WONDER WHAT YOUR LAWMAKERS WERE UP TO IN 2013? IT’S ALL HERE. Our annual guide to the year’s legislative session, The Best & Worst of the General Assembly, has been published. To download your electronic copy, click here. As in years past, we covered a large number of bills. Although it’s not feasible to analyze […]
HOW STATE FAVORITISM HURTS TAXPAYERS AND DRIVES UP ENERGY PRICES An attempt to loosen South Carolina energy regulation and licensing constraints for the benefit of solar energy firms has gained a fair amount of attention recently. A bill now in the legislature seeks to enable a process by which solar companies lease solar panels to […]
It’s easy to criticize the federal government’s attempt to boost economic growth by promoting “green” technology. The idea has a certain superficial charm, and it goes something like this: Since we all know that environment-friendly and energy-efficient technologies are the Next Big Thing, why shouldn’t the federal government “invest” billions of public dollars in the green energy industry? That will (a) create jobs in the short term and (b) put the U.S. economy ahead of the curve in the long term.
As we review the best and worst environmental legislation of 2009, it’s also time to begin to consider what ideas are likely to resurface during the 2010 session. Following a national trend, South Carolina’s legislature has become increasingly enamored with green initiatives that will have little to no impact on global warming and instead are […]
Alternative energy advocates unveiled elaborate visions of what green energy could mean for South Carolina’s future during a climate change conference last week at South Carolina State University. State and educational officials advocated for hydrogen, wind, biofuels, switchgrass and nuclear as potential options for South Carolina to reduce its dependence on foreign oil. But with […]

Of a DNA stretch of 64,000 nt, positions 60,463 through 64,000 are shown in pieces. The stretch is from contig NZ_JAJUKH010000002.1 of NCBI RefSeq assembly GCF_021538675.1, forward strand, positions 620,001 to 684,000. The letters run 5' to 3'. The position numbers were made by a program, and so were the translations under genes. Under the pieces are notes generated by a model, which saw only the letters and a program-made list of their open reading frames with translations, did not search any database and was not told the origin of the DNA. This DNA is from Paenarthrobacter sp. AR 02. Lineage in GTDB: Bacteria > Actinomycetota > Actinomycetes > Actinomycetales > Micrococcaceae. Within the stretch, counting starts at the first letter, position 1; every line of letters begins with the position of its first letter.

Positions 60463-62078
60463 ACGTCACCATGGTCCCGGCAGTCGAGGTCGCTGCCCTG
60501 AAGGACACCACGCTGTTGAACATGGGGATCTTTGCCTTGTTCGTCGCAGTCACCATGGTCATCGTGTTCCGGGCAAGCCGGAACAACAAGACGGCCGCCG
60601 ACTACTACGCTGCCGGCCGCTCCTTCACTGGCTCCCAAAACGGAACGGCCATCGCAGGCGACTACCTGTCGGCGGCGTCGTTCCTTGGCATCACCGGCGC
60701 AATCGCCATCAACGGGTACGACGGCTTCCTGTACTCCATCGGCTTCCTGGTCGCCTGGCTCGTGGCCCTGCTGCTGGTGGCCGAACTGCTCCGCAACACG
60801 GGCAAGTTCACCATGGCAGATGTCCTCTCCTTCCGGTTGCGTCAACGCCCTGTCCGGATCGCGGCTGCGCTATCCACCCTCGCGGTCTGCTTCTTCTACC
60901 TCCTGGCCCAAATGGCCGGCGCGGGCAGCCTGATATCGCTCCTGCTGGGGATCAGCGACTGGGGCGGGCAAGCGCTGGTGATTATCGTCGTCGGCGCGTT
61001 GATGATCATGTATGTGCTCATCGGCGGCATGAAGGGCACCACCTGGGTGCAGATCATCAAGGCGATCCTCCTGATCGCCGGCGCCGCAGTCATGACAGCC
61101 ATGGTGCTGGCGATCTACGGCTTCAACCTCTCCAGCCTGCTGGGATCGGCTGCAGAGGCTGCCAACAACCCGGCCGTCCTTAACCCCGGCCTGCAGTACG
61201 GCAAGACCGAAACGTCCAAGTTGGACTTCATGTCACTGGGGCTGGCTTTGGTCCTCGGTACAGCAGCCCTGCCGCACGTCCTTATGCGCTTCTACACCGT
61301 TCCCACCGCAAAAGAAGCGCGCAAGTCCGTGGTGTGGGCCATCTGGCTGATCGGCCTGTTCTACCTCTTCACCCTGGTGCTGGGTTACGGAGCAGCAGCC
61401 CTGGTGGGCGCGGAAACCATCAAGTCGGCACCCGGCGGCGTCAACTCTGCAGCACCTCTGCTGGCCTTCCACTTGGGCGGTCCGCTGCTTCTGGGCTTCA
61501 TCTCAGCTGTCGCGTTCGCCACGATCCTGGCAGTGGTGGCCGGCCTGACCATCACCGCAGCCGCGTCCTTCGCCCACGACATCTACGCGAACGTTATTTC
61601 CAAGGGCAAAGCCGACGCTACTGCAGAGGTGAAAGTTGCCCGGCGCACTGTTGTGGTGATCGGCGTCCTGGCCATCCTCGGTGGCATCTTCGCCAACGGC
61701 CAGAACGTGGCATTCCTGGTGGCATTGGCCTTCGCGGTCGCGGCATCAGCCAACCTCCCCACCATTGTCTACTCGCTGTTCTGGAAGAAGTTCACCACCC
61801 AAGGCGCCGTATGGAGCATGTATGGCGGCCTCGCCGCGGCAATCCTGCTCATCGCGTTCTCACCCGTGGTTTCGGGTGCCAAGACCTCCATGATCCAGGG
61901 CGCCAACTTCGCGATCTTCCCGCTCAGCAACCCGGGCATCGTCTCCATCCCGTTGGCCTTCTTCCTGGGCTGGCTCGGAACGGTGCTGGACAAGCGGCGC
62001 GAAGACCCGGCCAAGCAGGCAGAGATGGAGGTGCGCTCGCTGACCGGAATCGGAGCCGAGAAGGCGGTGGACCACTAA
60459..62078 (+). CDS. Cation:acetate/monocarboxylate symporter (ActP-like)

here were no two ways about it: as legislators worked through the spring to cobble together a budget for the upcoming fiscal year, they claimed South Carolina was on the brink of financial ruin.
But amid the handwringing and fear mongering, the General Assembly somehow managed to scrape together enough taxpayer money to subsidize a pair of hydrogen fueling stations, redirecting public funds to pay off loans made under a little-known state-operated program.
In a last-minute move, legislators slipped a proviso in the FY 09-2010 budget that repaid $1,450,800 taken out by the city of Columbia and Aiken County for the fueling stations. That money went to pay off loans originally taken out by the municipalities through the ConserFund, a low-interest program administered by the South Carolina Energy Office.
Written by: David G. Tuerck, PhD Economic analysis of the Climate, Energy and Commerce Advisory Committee (CECAC) report would cost taxpayers billions of dollars while offering a negligible environmental benefit, according to the Policy Council study performed by economists at the Beacon Hill Institute. The Center for Climate Strategies, authors of the CECAC report, propose […]
Public policy choices should be informed, well balanced, and based on solid empirical data with dynamic analysis of costs and benefits. While the Committee offers South Carolina an excellent opportunity to rigorously evaluate important environmental policy options, lawmakers should not be surprised if CCS instead produces yet another carbon-copy of its expensive and partisan regulatory […]